Jeep Compass review
Stylish, comfortable and more usable off-road than the average crossover, the Jeep Compass has plenty to offer
In the past, the Jeep Compass was a boxy, ugly and unattractive machine, but the new version that sits between the smaller Renegade and bigger Cherokee is altogether more stylish. A mid-life makeover has improved the cabin quality, while onboard technology has also been given a much needed update.
Throw in decent practicality, high equipment levels, along with more efficient hybrid and plug-in hybrid petrol engines, and the Compass is an effective and fun family crossover, although it still lacks some of the finesse of its top European rivals.
About the Jeep Compass
After a brief hiatus, the second-generation Jeep Compass went on sale in dealers in late 2017, replacing the original model which was dropped in 2015. The good thing about this break is that it gave time for the old Compass to fade from memory before the new one arrived, because the difference between the two is night and day.
The latest Compass is a far more attractive and capable proposition than its predecessor. Like many evolutions in the class, the latest Compass has a look that embraces its off-road side, and the traditional Jeep seven-bar grille and squared-off wheelarches give it a look like a shrunken Grand Cherokee.
A facelift in 2021 brought in a few subtle tweaks to the exterior design, while the interior was treated to a thorough refresh, helping the Compass become a little more competitive with a host of talented rivals. Prices range from around £31,500 to more than £42,000, and this puts the Compass in the same ballpark as the VW Tiguan and larger Skoda Kodiaq.
That means it's a bit pricey when compared to some rivals, such as the Peugeot 3008 and Vauxhall Grandland, but puts it on a par with cars like the Mazda CX-5 and Honda CR-V. Jeep is trying to pitch itself as a prestige brand, though, so you could consider the Compass as a less expensive alternative to cars such as the Volvo XC40, Jaguar E-Pace and BMW X2.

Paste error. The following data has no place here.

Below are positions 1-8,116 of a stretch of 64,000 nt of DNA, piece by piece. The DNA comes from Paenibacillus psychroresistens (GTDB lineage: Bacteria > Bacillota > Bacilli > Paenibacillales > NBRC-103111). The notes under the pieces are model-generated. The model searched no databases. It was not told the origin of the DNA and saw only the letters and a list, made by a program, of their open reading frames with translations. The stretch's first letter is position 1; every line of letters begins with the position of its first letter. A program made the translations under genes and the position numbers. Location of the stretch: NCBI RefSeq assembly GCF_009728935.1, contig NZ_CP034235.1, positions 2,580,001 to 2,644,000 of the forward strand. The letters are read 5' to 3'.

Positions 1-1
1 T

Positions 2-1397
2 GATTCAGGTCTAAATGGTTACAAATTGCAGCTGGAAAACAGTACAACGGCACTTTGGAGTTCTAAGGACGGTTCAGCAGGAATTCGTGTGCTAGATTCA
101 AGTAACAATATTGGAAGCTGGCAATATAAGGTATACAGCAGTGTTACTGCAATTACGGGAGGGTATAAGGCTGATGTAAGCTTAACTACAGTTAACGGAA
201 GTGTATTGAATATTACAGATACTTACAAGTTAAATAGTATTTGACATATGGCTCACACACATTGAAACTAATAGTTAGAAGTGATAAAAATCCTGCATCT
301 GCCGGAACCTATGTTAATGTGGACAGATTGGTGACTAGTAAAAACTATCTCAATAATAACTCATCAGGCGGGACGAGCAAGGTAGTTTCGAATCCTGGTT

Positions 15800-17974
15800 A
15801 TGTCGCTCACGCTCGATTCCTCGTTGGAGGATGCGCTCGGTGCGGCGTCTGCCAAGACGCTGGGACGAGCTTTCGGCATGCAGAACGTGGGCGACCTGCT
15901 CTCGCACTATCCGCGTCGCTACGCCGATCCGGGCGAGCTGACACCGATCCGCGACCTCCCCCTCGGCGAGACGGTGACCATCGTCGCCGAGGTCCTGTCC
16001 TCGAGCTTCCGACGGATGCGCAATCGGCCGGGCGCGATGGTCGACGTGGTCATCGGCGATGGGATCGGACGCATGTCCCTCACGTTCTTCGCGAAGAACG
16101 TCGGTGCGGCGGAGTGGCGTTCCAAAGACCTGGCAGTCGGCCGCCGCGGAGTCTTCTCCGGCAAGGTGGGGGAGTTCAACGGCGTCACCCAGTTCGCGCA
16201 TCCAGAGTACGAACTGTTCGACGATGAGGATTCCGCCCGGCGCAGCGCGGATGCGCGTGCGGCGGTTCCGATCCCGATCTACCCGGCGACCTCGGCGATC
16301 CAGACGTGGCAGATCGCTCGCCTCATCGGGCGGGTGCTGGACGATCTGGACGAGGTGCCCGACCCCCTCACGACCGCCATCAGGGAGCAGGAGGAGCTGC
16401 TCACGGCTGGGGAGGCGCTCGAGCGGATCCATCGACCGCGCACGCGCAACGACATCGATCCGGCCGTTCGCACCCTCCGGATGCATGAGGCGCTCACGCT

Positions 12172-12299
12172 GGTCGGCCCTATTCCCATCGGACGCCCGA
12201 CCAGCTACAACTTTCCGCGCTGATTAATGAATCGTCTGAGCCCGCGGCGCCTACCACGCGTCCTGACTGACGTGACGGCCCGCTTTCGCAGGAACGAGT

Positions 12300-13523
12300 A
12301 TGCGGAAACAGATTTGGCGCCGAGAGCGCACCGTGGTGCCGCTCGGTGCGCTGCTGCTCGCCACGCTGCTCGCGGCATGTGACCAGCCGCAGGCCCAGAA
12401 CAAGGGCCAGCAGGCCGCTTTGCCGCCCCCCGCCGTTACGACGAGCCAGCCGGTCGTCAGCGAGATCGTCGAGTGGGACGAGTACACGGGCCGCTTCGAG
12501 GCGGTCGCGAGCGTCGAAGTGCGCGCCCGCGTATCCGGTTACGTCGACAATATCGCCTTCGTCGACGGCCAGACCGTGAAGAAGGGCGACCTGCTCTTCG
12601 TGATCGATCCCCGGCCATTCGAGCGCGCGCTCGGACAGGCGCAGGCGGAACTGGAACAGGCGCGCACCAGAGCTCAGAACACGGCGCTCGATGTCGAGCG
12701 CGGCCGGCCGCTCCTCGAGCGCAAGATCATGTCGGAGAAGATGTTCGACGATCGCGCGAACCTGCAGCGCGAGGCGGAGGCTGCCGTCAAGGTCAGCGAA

Under the skin, the Jeep Compass shares much with the Fiat 500X, and therefore the Renegade, too. It has a longer wheelbase than the Jeep, though, so it has more space inside. The previous engine lineup included 1.6-litre and 2.0-litre Multijet diesel units, along with a 1.4-litre MultiAir petrol, although these have now been replaced with a 128bhp 1.3-litre petrol, a 128bhp 1.5-litre mild-hybrid and a 1.3-litre 4xe plug-in hybrid petrol with 237bhp.
The front-wheel-drive 128bhp pure petrol model uses a six-speed manual gearbox, while the mild-hybrid version has a dual-clutch automatic transmision, and the all-wheel-drive PHEV a six-speed auto 'box.
Available trim levels differ depending on which engine you specify. If you opt for the regular petrol-engined Compass then you have the choice of either Night Eagle or Limited specifications, while the mild-hybrid car adds more expensive Upland and S trims to the lineup. The plug-in hybrid model is paired with Upland, S or Trailhawk equipment levels.
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In this review
- 1Verdict - currently readingStylish, comfortable and more usable off-road than the average crossover, the Jeep Compass has plenty to offer
- 2Engines, performance and driveTerrific off-road, especially in Trailhawk spec, but the Compass loses ground to rivals on tarmac
- 3MPG, CO2 and Running CostsLatest Jeep models are pretty efficient, with the 4xe plug-in hybrid model offering around 30 miles of all-electric drive
- 4Interior, design and technologyCrisp exterior style has showroom appeal, while refreshed interior adds extra quality and onboard tech
- 5Practicality, comfort and boot spaceThe Jeep Compass is spacious and roomy, in spite of its sporty roofline
- 6Reliability and SafetyThe Compass has excellent safety scores, and much of its tech is tried and tested